Tiger Woods was asleep with his car pulled over when busted for DUI

More details are out surrounding Tiger Woods’ arrest in Jupiter, Florida early Monday morning for driving under the influence. Outlets have obtained the police report, which describes how Tiger was found pulled over on the side of the road and asleep at the wheel in his car. Tiger’s car was running at the time and his right blinker was on. Cops woke him up, and his behavior is described as “cooperative” (which somewhat contradicts TMZ’s earlier report that he was “arrogant,” although both could be true I guess) but “confused.” Tiger’s eyes kept closing and he had trouble staying awake. He is said to have not known where he was initially and to have given a statement indicating he was leaving a golf tournament in LA, when in fact he was in Florida. Also in contrast to TMZ’s report, which claimed he refused a breathalyzer, the police report states that while he failed a field sobriety test no alcohol was found on the breathalyzer and he blew a .000. This supports Tiger’s statement that he was taking prescription medication and wasn’t under the influence of alcohol at the time.

According to a police report obtained by Us Weekly, authorities had to wake up the golf legend, 41, when they found his 2015 black Mercedes-Benz stopped in the right lane of Military Trail south of Indian Creek Parkway early Monday morning. His car was running with the brake lights on and the right blinker flashing.

The police report says Woods “had extremely slow and slurred speech.” His attitude was described as “cooperative” but “confused.” Woods told police he was coming home from a golfing trip in Los Angeles and did not know where he was when he was awoken.

According to police, the athlete failed a field sobriety test, though his breathalyzer test results were 0.00. He told police that he takes several prescription medications.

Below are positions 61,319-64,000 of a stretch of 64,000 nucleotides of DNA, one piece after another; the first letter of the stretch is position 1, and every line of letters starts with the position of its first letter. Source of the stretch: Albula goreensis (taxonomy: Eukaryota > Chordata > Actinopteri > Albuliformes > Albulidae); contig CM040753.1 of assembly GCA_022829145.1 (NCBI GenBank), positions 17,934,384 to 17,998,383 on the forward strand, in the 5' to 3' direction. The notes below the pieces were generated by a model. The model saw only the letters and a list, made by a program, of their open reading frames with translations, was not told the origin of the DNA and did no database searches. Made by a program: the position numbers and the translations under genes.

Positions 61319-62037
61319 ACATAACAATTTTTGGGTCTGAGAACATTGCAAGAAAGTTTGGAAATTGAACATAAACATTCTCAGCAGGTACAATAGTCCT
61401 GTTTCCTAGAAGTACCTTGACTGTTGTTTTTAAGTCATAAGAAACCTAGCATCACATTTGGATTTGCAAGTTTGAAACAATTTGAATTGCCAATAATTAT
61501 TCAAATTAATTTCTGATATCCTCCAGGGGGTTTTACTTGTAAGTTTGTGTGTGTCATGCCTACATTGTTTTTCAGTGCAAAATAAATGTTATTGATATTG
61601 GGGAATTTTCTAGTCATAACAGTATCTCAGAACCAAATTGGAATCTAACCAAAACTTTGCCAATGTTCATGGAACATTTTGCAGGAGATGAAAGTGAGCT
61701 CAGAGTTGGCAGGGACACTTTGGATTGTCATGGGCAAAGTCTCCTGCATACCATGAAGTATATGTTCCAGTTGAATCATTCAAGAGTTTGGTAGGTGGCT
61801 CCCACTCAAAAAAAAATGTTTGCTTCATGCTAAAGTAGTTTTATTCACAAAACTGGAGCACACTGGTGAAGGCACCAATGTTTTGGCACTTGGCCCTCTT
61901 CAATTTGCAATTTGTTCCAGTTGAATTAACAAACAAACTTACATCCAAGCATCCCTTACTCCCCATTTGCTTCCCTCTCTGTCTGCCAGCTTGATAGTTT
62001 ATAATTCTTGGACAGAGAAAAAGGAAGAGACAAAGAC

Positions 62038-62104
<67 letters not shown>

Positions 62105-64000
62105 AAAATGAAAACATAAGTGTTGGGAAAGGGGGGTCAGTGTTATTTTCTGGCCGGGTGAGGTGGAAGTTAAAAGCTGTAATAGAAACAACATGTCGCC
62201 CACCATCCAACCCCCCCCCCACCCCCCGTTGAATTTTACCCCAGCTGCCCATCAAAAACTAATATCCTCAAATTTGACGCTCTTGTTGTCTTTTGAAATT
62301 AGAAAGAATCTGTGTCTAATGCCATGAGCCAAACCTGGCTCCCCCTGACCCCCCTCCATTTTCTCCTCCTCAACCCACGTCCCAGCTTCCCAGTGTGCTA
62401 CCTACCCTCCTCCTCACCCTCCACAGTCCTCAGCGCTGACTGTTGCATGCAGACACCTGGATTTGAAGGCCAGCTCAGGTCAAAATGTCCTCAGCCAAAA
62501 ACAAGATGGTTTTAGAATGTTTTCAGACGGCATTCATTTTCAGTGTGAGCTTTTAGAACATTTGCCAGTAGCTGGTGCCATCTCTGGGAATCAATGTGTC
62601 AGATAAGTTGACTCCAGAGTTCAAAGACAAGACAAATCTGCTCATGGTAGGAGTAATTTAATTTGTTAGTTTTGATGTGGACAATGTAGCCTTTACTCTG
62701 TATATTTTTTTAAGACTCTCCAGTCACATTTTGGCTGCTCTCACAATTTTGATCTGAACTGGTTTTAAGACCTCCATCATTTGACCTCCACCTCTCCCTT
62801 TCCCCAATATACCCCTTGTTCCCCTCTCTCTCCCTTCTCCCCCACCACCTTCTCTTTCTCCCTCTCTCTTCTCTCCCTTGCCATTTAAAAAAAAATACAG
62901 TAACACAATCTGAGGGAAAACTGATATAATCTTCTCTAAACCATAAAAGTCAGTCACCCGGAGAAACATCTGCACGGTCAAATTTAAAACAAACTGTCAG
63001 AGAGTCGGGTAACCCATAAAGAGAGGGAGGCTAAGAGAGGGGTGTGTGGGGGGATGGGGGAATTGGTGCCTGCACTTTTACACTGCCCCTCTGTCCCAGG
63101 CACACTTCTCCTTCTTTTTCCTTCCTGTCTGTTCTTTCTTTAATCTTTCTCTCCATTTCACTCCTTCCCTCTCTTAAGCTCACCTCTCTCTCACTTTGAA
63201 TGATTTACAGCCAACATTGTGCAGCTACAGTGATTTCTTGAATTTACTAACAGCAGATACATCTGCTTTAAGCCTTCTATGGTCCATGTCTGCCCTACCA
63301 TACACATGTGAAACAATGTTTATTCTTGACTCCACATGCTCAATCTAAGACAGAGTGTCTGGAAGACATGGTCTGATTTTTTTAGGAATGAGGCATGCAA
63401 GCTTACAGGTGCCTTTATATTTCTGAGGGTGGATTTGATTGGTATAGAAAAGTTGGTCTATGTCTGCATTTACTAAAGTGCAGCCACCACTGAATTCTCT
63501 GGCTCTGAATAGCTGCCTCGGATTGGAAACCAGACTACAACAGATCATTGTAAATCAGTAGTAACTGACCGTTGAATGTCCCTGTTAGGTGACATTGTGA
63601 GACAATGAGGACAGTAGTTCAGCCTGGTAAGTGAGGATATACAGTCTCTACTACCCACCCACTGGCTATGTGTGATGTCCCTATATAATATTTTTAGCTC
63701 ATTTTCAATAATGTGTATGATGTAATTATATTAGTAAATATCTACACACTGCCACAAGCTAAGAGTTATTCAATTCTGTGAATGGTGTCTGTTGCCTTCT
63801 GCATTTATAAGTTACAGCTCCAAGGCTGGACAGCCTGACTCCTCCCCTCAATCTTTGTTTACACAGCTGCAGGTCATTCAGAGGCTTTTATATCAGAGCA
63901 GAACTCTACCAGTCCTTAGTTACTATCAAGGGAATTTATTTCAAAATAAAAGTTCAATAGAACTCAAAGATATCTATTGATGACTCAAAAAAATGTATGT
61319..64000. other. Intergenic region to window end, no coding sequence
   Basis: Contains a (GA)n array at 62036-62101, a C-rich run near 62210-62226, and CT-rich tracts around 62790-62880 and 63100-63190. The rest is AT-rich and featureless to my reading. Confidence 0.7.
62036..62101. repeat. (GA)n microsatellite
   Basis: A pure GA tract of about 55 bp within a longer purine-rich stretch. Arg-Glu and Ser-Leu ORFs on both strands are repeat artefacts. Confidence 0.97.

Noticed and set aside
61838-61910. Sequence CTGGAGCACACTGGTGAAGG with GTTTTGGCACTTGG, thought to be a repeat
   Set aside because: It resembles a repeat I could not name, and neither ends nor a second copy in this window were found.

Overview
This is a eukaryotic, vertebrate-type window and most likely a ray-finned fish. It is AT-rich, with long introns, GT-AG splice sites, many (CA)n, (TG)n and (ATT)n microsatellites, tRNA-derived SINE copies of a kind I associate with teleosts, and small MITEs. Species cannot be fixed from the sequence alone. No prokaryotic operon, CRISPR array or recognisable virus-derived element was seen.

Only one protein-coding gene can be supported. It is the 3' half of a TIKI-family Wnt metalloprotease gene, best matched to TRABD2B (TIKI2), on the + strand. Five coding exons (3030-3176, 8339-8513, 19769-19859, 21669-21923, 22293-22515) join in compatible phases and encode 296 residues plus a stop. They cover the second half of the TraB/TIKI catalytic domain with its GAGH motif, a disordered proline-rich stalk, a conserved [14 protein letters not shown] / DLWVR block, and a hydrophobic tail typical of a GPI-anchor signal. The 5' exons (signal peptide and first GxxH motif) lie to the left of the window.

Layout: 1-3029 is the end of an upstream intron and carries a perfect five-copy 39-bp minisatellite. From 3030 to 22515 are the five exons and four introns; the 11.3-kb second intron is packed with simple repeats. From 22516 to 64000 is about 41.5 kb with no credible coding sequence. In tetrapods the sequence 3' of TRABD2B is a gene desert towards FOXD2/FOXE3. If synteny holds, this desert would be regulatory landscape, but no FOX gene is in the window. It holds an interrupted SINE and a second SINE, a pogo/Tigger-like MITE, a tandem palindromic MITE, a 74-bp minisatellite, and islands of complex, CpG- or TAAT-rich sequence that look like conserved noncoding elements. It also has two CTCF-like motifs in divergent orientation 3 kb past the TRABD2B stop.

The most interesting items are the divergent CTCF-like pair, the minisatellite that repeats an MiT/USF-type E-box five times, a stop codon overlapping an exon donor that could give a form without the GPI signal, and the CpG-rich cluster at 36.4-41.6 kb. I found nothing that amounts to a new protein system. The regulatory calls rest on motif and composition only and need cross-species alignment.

Woods was arrested on a charge of driving under the influence and was also cited for improper parking in an illegal place. He was booked at a local jail at 7:18 a.m. and was released on his own recognizance at 10:50 a.m. He is scheduled for an arraignment hearing in Palm Beach County circuit court on July 5.

[From US Magazine]

CNN adds the detail that Tiger’s car was damaged on the driver’s side, and that it had two flat tires and scrapes on the bumper. This of course indicates that he got in an accident just prior to pulling over and passing out.

The breathalyzer results work somewhat in Tiger’s favor in that he wasn’t drinking, was still recovering from back surgery a month prior and had a valid reason for the prescriptions. That doesn’t mean he wasn’t abusing them or mixing them improperly, just that they were prescribed to him. I would wonder if he might go to rehab, but if he went to rehab during his scandal, as was rumored, he didn’t go public with it. His apology tour back then was weak so I don’t expect much this time. Hopefully he’s learned his lesson and will hire a driver or call an Uber next time. He clearly should not be driving. Whatever is going on with him, his career is no longer at the pinnacle, his comeback didn’t materialize after his big scandal and he may be mourning that.

Photos credit: Getty and Palm Beach County

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32 Responses to “Tiger Woods was asleep with his car pulled over when busted for DUI”

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  1. Louise177 says:

    I don’t know anything about meds but Tiger could have had a bad reaction or taken too much. A friend changed blood pressure medication and it really messed with her system. I just don’t think every DUI or accidents means an alcohol/drug problem and rehab.

    • Sabrine says:

      This looks like a total witch hunt to me. Many people have bad reactions from medication and yet they’re still trying to make out he’s some kind of criminal. Meanwhile he had 0% alcohol in his system and was pulled over and parked. He was unaware his medication would react in his system this way. Cut the guy some slack. Just because he’s well known does not mean he needs to be raked through the coals because he made a mistake with his medication.